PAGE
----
Jeddah will host the World Boxing Super Series super middleweight final between Britons George Groves and Callum Smith (above) next Friday, September 28. Image Credit: REUTERS

Dubai: Boxing could become Saudi Arabia’s unique selling point (USP) as a sports tourism destination, according to Professor Simon Chadwick, a leading UK-based academic and author in the field of the business and sport in the GCC.

Jeddah will host the World Boxing Super Series (WBSS) super middleweight final between Britons George Groves and Callum Smith next Friday, September 28.

It is not only the first time a major boxing event has come to the region, but it also marks the start of a conscious effort from the once-closed Kingdom to open up and court tourism through sport, as part of Vision 2030, which aims to lessen the country’s dependency on oil.

Hosting a European Tour golf event and three of the next five Italian football Super Cup finals will follow, but Chadwick, a Professor of Sports Enterprise at the University of Salford in Manchester, England, says boxing could set Saudi apart from its regional rivals, who no doubt have a headstart in this field.

“It’s important Saudi Arabia does not just copy its close rivals, but instead tries to identify ways in which the country can differentiate itself and establish a position in the international sport industry that is unique and distinctive,” he told Gulf News.

“The engagement with boxing is interesting for several reasons, not least that it remains a significant commercial proposition. It is a global sport too, and one which also perhaps has not kept pace with developments in, for example, football.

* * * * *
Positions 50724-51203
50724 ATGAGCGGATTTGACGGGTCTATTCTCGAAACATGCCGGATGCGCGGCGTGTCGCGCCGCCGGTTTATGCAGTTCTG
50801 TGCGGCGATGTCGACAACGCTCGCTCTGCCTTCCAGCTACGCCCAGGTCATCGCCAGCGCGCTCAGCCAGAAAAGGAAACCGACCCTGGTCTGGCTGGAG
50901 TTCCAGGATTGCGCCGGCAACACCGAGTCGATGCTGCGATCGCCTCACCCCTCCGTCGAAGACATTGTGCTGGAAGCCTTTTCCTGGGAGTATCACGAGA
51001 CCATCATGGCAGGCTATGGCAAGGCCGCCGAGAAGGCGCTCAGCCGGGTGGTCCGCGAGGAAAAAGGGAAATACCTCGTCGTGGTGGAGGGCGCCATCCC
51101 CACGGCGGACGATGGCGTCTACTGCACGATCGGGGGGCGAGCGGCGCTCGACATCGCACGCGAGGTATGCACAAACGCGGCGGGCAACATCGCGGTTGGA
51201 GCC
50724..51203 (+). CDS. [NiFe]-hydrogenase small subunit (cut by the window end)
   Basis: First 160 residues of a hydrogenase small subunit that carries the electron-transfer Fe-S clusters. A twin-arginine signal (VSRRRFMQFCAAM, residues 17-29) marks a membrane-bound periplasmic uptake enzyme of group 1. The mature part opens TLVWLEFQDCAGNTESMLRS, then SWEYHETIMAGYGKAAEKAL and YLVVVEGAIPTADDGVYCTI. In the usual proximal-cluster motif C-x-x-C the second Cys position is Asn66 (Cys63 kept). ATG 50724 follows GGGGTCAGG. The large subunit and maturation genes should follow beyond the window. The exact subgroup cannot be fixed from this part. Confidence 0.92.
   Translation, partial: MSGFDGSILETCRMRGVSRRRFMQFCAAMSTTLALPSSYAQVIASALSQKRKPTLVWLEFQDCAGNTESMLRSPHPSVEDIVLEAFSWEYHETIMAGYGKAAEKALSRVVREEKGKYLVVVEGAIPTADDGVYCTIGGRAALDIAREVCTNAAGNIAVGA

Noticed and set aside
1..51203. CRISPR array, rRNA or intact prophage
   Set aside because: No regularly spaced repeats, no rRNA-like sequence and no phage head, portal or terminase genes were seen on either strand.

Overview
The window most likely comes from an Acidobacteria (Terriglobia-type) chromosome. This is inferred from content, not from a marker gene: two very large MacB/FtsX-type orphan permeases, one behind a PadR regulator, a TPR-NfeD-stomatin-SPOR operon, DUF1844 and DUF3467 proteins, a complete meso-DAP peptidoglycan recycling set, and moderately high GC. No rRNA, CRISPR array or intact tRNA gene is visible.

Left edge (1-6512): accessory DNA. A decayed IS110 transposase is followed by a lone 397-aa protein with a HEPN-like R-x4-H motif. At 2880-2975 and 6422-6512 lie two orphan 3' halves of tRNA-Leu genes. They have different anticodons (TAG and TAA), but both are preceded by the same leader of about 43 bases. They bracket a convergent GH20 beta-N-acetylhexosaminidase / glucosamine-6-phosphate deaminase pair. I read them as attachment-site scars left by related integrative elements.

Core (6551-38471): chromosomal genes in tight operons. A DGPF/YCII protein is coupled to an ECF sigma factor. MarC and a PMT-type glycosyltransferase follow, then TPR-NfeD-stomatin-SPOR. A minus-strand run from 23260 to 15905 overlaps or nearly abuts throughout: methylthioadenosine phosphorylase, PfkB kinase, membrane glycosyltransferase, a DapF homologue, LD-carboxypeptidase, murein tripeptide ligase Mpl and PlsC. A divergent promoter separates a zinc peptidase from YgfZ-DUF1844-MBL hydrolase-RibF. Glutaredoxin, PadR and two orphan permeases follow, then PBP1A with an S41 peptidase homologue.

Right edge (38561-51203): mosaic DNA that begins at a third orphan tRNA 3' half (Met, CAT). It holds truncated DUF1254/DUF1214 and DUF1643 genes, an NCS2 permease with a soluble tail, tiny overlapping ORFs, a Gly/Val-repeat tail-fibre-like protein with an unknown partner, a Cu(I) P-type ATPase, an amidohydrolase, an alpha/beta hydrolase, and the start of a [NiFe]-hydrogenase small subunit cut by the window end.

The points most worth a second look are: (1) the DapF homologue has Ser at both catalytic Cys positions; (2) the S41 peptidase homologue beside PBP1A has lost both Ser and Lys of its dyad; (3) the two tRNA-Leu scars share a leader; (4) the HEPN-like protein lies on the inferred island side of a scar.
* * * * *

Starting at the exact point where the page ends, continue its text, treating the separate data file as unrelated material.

“As such, there is considerable potential in boxing and maybe other sports like mixed martial arts, which Saudi might also look towards in seeking to create a distinctive presence in the global sports industry.”

Chadwick added that countries market themselves through sport to change preconceptions, promote social cohesion, address health issues, and to foster a stronger more positive collective national image connected to well-being and happiness. He said all this can play a part in the new Saudi Arabia, which now allows women to drive and enter stadiums, but he added that the Kingdom was likely attempting to reclaim lost ground on its neighbours when it came to all of the above.

However, just because Saudi is late in the game, he added, it doesn’t mean they can’t learn from the pros and cons of nearby examples.

“The one common concern about these countries is that they are strong on vision and planning, but weaker in implementing and controlling strategy. The key lesson for Saudi Arabia is that policy and strategy must be linked, and ultimately lead to the successful delivery of outcomes.

“Saudi needs to commit to a long-term sports strategy, which in turn is connected to the country’s broader goals and strategies. Thereafter, appropriate resources, careful planning, and shrewd management are required.

“The potential is immense, but Saudi needs to get its approach right; sport is not simply a plaything or a vanity purchase, it requires a sense of purpose and focus which Saudi must embrace. If the country can do this, then the likes of the USA and China all illustrate how powerful an influence sport can be.”